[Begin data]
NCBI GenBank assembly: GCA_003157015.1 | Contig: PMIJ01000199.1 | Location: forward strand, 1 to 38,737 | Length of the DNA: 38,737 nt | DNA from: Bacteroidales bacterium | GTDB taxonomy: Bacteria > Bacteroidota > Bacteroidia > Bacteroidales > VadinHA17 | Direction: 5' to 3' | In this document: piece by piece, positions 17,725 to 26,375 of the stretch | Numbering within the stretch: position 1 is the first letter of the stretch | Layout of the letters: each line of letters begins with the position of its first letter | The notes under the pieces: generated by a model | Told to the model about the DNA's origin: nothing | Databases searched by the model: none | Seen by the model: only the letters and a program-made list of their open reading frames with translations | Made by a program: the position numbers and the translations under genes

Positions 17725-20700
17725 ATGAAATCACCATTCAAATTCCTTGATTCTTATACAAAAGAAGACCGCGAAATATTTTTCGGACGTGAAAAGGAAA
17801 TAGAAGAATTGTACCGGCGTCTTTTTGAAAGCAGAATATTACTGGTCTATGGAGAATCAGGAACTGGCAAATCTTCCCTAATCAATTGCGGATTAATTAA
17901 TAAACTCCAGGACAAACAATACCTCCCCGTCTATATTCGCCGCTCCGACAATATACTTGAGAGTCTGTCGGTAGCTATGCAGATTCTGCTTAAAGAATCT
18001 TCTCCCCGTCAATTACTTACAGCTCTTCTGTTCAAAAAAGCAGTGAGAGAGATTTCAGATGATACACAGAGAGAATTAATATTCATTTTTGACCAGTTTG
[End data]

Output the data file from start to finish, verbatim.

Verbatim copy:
NCBI GenBank assembly: GCA_003157015.1 | Contig: PMIJ01000199.1 | Location: forward strand, 1 to 38,737 | Length of the DNA: 38,737 nt | DNA from: Bacteroidales bacterium | GTDB taxonomy: Bacteria > Bacteroidota > Bacteroidia > Bacteroidales > VadinHA17 | Direction: 5' to 3' | In this document: piece by piece, positions 17,725 to 26,375 of the stretch | Numbering within the stretch: position 1 is the first letter of the stretch | Layout of the letters: each line of letters begins with the position of its first letter | The notes under the pieces: generated by a model | Told to the model about the DNA's origin: nothing | Databases searched by the model: none | Seen by the model: only the letters and a program-made list of their open reading frames with translations | Made by a program: the position numbers and the translations under genes

Positions 17725-20700
17725 ATGAAATCACCATTCAAATTCCTTGATTCTTATACAAAAGAAGACCGCGAAATATTTTTCGGACGTGAAAAGGAAA
17801 TAGAAGAATTGTACCGGCGTCTTTTTGAAAGCAGAATATTACTGGTCTATGGAGAATCAGGAACTGGCAAATCTTCCCTAATCAATTGCGGATTAATTAA
17901 TAAACTCCAGGACAAACAATACCTCCCCGTCTATATTCGCCGCTCCGACAATATACTTGAGAGTCTGTCGGTAGCTATGCAGATTCTGCTTAAAGAATCT
18001 TCTCCCCGTCAATTACTTACAGCTCTTCTGTTCAAAAAAGCAGTGAGAGAGATTTCAGATGATACACAGAGAGAATTAATATTCATTTTTGACCAGTTTG